LIVERMORE -- Staff Sgt. Jason Ross was on patrol with his unit in Afghanistan when an improvised explosive went off, severing both his legs and causing other severe wounds.

In just the one-year period following the March 7, 2011 explosion, the Marine underwent more than 200 surgeries and procedures to stabilize his injuries and care for his wounds, which still need to be dressed each day.

"It's one thing to the next," said his father George Ross, Jr., who gave up his job to care for his son and help with Jason's 5- and 3-year-old daughters.

Ross, who grew up in Livermore and graduated from Granada High School, is one of a few severely wounded military service members a group of local organizations are hoping to support with its upcoming "Tri-Valley's Benefit Concert for Our Wounded."

The event, which will take place on Oct. 10, will feature a concert by Kenny Loggins at Wente Vineyards in Livermore.

Actor Joe Mantegna, who met Ross at Walter Reed National Military Medical Center in Bethesda, MD, rearranged his "Criminal Minds" shooting schedule to emcee, and American Idol finalist Lacey Brown will perform.

The concert is the brainchild of George Bowen, who met Ross through his son, a fellow Marine. He originally proposed a small concert, but four local groups -- VFW 6298, American Legion Post 235, Valley Veterans Foundation of Livermore and Pleasanton Military Families -- decided to collaborate, and it grew into a larger effort.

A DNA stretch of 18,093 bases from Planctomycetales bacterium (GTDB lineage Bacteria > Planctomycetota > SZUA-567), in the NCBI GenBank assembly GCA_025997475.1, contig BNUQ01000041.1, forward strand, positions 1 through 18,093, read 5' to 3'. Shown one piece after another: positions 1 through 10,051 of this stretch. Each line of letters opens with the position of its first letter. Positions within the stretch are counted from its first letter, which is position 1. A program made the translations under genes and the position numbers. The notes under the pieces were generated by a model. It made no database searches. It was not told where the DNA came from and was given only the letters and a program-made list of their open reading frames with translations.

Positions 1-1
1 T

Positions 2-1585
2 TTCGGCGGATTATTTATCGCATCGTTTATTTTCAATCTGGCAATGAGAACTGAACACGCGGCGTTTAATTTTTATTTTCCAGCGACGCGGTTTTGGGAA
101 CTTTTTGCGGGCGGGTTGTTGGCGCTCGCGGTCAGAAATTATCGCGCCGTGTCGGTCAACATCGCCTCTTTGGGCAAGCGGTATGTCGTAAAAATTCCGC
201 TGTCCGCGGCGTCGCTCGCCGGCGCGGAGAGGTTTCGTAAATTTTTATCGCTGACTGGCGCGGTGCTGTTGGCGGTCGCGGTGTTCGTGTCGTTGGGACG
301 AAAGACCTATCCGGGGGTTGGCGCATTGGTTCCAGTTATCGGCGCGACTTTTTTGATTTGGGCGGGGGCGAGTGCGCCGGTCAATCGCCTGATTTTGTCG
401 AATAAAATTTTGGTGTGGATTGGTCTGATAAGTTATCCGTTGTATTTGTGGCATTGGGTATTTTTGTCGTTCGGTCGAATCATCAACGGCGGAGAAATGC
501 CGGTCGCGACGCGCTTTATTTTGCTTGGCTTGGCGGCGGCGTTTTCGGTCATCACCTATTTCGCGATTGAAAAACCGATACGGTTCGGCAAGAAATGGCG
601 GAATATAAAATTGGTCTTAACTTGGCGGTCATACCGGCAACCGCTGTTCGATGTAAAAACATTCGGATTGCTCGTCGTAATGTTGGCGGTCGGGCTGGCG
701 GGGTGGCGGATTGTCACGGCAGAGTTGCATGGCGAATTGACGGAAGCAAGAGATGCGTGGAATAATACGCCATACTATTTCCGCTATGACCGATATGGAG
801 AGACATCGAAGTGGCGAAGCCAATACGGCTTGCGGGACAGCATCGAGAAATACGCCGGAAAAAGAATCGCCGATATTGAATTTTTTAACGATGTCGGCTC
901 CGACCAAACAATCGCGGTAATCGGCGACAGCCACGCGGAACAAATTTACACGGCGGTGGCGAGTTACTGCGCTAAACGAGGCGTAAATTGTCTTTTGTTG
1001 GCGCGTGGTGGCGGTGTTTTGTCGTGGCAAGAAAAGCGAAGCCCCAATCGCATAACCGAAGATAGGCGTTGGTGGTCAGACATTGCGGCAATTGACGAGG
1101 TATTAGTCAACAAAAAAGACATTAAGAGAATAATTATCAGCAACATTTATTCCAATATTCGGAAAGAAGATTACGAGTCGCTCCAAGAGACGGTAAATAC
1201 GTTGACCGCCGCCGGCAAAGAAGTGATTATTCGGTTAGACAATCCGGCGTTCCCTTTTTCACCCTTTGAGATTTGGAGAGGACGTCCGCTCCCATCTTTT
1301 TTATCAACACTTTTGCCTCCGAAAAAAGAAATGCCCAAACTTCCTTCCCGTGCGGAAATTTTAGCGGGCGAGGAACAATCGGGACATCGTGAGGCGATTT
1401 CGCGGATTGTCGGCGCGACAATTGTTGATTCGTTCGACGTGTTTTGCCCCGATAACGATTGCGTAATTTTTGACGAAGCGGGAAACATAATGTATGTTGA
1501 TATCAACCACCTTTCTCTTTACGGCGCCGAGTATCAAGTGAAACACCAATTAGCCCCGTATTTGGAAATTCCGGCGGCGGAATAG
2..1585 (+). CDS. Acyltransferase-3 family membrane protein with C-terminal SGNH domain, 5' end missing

"This idea was a magnet," Bowen said. "The community coalesced around it."

The Stand Up and Play Foundation — a nationwide organization that assists people with impaired mobility — is partnering with the local groups to present the event.

The Gary Sinise Foundation provided a sizable donation, and numerous other people and groups, from the San Francisco 49'ers and Giants to corporate sponsors Chevron and Safeway to the Wente Vineyards staff members and Livermore-Pleasanton Fire Department medics who will donate their time, are also contributing.

"We've been really happy people responded," said Pat Frizzell, chairwoman of Pleasanton Military Families. "We're excited it just took off. We just hope people attend so it's a big success for our wounded."

Bowen said the aim is to provide local wounded warriors with assistance for peripheral expenses, such as the higher utility bills amputees might incur because their body temperature is more difficult to regulate and they must either run the air or heat constantly.

"The key thing we're financing are needs not met through government benefits," he said.

Wounded warriors who currently live, or who once lived in the Tri-Valley for at least five years, are eligible to apply for the grant money generated from the net proceeds of ticket sales.

"They've lost so much," said Mitzi Parr, a former Air Force sergeant who is organizing the concert's volunteer efforts. "It's not just now -- it's in the future they are going to need help."

A committee composed of members from each of the four local military associations and other current and former military personnel will evaluate the applications to determine the grant amounts.

As for Jason, Ross Jr. said he is looking forward to attending the concert -- he currently resides in San Diego to attend Balboa Hospital — seeing some friends and reconnecting with his home.

IF YOU GO:
  • What: Tri-Valley's Benefit Concert for Our Wounded
  • When: 7:30 p.m. Thursday, Oct. 10
  • Where: Wente Vineyards, 5565 Tesla Road, Livermore
  • Cost: $99-$249. Net ticket proceeds will benefit local wounded warriors
  • More information and to purchase tickets: www.concertforwounded.com